January 9, 2009
“Burn after reading” is a hilarious movie but also one that makes you think and warns us: We take ourselves way too seriously. We need to be OK with not being perfect, or we’ll end up making a big mess of our lives, just to keep from looking at ourselves in the mirror. Coincidently, “Burn”‘s plot seems to be directly inspired by recent political events in Belgium. I love movies, in particular those that tell us something intelligent and subtle about the society we live in, about who we are, what we are becoming (for an unexhaustive list of such movies, see my movie selection on IMDB – IMDB is a wonderful movie database).
In this entry, I review “Burn” and a few other movies and let you guess which political events in Belgium I refer to.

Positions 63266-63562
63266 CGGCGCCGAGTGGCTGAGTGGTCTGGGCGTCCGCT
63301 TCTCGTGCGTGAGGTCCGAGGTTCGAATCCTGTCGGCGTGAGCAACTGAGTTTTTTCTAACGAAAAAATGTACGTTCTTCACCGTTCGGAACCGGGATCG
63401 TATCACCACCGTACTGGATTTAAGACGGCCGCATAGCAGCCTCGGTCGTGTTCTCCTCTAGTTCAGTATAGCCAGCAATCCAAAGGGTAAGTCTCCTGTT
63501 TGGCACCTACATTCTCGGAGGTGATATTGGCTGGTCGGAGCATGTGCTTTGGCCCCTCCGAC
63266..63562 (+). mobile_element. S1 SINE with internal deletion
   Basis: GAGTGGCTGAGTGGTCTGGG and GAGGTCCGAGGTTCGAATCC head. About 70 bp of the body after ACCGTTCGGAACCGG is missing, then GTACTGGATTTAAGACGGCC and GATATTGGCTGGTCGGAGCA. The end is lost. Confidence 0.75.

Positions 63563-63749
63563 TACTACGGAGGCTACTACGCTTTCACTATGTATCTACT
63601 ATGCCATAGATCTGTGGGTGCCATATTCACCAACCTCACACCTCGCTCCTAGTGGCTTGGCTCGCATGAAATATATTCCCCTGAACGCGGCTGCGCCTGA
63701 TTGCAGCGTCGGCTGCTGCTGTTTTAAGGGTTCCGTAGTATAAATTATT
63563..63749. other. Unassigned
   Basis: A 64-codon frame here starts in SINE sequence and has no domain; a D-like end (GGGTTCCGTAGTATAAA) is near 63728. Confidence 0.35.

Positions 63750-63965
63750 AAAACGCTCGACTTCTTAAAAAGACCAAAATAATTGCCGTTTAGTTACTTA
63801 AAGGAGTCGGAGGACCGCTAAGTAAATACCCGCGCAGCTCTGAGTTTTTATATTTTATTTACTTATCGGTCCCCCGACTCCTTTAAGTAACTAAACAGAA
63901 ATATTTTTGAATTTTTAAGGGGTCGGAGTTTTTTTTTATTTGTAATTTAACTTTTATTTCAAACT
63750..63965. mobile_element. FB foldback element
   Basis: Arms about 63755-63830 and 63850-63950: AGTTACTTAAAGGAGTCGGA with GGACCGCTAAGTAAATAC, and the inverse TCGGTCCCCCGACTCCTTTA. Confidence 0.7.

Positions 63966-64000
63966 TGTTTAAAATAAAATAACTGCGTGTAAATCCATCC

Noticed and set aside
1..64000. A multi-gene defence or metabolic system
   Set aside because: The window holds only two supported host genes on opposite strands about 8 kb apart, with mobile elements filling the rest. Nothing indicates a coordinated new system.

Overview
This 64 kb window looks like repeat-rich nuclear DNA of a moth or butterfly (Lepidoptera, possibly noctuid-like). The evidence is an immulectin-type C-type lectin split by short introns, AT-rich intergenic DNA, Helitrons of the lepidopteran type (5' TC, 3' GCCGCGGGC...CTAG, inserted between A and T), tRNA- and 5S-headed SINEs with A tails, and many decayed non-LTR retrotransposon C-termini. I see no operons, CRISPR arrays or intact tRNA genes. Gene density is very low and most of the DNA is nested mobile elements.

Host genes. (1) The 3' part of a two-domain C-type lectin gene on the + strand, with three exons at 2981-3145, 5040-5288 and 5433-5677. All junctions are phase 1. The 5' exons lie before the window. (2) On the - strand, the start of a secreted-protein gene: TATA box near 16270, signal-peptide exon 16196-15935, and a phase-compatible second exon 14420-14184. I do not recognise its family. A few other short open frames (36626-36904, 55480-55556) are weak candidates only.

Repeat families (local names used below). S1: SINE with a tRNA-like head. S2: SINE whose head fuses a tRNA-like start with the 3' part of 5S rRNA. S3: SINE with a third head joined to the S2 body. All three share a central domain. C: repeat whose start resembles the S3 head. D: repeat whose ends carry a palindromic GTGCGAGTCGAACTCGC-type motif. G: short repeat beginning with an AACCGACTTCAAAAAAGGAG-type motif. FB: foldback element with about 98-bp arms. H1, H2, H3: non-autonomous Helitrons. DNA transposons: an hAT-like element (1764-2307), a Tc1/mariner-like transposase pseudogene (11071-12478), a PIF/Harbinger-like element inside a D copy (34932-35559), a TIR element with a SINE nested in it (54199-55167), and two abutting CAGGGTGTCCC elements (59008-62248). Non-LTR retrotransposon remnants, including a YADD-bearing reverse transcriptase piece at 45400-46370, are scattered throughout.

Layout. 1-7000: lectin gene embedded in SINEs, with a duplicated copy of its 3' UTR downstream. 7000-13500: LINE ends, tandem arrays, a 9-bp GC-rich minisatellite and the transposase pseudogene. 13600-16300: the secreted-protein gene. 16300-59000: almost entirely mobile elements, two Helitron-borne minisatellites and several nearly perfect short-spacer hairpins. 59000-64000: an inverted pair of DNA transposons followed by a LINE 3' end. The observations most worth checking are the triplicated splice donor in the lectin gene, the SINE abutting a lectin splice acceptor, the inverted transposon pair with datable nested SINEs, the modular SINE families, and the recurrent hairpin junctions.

On the night of 22/12/08, I went to see “Burn after reading”, subtitled “Intelligence is relative”, the new comedy by the genial Coen brothers, which is laugh-out-loud funny, very dark, quite angry, at times surreal, always ironic. As always, I had a wonderful time watching a new work from the Coen brothers.
The story – a spy-thriller spoof – involves a demoted government worker (John Malkovich) who finds himself the target of an extortion scheme by two gym workers, riotously played by Frances McDormand (a would-be gym bunny if only she could afford some plastic surgery) and Brad Pitt (a high-energy, arm-thrusting, hip-shaking fitness trainer-cum-“good Samaritan” who lands himself way in over his head). The romp soon turns dark.
From the opening moments, the Coens’ latest movie hurls the viewer on a hilarious romp through Absurd-land. What better place to set such a story than Washington, DC? As I strolled back to my car still smiling about the lines and faces of some of the characters, it hits me: What better place? Belgium, for sure!